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Universities to involve trusted contacts when there are serious concerns about a student’s safety or mental health

Young Adult walking through Library

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Universities UK (UUK), in partnership with PAPYRUS Prevention of Young Suicide, has published recommendations calling on universities to be more proactive in preventing student suicides. Suicides in student populations is relatively rare, as with any death by suicide it has a large impact. The new guidance sets out how and when universities should involve families, carers, and trusted others when there are serious concerns about the safety or mental health of a student.

The reccommendations include:

Making it mandatory for students to give a trusted contact at registration, whilst being clear that the contact does not have to be a parent, and starting a conversation about when and how these contacts might be involved ·

Having check-ins at the start of each academic year for students to update this information and making it easy to update the contact if circumstances change

Ensuring that universities review their suicide prevention plans and policies to keep students safe, including identifying students of concern, assessing risk, working in close partnership with NHS services and, where there are serious concerns, initiating conversations about involving trusted contacts

Making clear that, although it is always preferable to gain agreement from the student, universities can decide to involve trusted contacts without agreement where there are serious concerns about a student’s safety or mental health. Such decisions should always be made in the student’s interests, be taken by appropriately qualified staff, supported by senior leadership, be based on a risk assessment establishing the grounds for serious concern, and be properly governed and recorded.

The guidance is the first time a consistent practice has been proposed for the sector. It places the student at the centre of decisions about their safety and care. It also aims to give institutions the confidence to be proactive about involving trusted contacts, to set out properly governed processes to share information, and to give staff clarity about their roles and responsibilities.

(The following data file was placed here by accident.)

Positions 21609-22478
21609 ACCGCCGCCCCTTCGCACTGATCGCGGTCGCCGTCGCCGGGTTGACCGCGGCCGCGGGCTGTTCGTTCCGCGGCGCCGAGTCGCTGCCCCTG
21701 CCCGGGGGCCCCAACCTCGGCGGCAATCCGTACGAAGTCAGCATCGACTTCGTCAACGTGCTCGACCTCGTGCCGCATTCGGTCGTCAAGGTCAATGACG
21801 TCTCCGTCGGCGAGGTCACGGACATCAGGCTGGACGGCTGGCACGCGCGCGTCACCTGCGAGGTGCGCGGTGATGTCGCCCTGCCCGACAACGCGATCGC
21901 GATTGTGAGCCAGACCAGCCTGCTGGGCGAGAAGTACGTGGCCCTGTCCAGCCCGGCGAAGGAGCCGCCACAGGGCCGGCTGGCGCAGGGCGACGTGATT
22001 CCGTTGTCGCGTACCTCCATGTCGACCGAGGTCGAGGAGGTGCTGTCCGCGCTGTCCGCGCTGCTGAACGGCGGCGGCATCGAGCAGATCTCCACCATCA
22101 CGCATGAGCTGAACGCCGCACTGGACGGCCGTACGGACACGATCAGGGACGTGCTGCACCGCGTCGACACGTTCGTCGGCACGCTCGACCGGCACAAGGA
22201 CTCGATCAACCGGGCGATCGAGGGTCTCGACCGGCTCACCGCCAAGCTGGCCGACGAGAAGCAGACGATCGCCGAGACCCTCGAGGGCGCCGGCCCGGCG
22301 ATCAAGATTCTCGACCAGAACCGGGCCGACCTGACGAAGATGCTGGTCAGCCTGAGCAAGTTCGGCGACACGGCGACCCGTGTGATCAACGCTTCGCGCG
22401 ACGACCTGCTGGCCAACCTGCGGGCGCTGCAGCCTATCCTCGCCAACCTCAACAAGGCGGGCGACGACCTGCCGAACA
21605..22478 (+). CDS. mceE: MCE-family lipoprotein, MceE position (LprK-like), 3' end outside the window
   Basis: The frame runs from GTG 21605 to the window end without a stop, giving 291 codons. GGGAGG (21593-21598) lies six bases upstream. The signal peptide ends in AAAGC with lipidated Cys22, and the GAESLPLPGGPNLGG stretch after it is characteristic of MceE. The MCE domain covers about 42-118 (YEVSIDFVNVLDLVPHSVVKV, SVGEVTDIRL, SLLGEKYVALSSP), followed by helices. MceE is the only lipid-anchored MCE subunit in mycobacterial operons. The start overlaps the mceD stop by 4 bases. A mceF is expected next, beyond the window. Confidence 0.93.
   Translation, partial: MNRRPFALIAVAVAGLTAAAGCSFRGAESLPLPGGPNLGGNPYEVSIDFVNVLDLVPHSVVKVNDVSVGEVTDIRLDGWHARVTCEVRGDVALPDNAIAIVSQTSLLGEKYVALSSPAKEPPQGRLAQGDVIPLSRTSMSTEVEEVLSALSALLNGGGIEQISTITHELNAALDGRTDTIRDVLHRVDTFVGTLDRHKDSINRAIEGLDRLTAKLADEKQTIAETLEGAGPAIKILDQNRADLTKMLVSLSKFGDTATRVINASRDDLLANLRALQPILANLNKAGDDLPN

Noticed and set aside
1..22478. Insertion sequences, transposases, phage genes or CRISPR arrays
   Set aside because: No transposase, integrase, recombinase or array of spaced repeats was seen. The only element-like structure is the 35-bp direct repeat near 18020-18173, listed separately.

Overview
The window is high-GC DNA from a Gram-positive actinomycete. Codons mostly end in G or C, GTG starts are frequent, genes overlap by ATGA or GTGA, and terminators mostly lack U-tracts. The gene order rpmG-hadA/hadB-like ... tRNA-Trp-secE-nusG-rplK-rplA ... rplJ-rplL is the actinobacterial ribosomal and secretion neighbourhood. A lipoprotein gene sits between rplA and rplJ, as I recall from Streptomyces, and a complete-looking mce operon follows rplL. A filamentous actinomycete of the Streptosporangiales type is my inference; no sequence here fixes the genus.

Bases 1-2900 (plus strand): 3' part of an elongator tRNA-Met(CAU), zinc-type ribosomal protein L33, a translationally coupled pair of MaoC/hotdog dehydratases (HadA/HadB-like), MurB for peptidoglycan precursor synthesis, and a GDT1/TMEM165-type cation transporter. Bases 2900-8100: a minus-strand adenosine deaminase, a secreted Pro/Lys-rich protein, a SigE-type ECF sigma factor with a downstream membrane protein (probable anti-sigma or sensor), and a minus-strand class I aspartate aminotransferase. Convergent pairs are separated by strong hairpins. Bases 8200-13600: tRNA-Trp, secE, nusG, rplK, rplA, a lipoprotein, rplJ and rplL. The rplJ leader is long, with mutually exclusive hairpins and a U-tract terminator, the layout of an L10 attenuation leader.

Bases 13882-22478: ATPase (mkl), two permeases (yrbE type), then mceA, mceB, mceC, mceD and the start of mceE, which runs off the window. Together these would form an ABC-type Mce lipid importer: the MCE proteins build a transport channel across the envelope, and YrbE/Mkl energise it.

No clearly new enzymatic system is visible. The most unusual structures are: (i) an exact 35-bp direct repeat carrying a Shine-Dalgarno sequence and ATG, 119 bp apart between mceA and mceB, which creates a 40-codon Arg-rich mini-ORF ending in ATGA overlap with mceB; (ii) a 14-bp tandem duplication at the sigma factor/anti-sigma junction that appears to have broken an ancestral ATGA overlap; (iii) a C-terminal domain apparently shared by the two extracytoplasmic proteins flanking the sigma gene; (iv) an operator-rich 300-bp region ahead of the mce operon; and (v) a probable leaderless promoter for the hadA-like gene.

Professor Steve West CBE, President of Universities UK and Vice-Chancellor of UWE Bristol, said:

“There is nothing more devastating for a university community than a student death by suicide. As a sector, we need to do everything we can to reduce the risk of suicide and serious self-harm. Universities are committed to putting students who may be in difficulty at the centre of decisions about their care – including who they want involved. But this commitment must be balanced with a duty to protect a student when there are serious concerns about their safety and welfare. Universities can help save lives when they adopt a proactive response to suicide prevention, and an important part of that proactive response is making proportionate, risk-based decisions around involving trusted contacts.”

Professor Steve West CBE President of Universities UK and Vice-Chancellor of UWE Bristol

    Ged Flynn, Chief Executive of PAPYRUS Prevention of Young Suicide added:

    “University life can be exciting, but also bewildering and frightening at times, especially when students are away from the familiar or the people and places which form part of their preferred or go-to support. Students have a right to think we always have their best interests at heart. This guidance aids the discernment of when to put those best interests at the forefront of decisions on sharing information when emotional crises may loom larger. Suicide in university populations is relatively rare but can devastate a community when it happens. Together, aided by this guidance, we can all play our part to ensuring it is rarer still.”

    Ged Flynn , Chief Executive of PAPYRUS Prevention of Young Suicide

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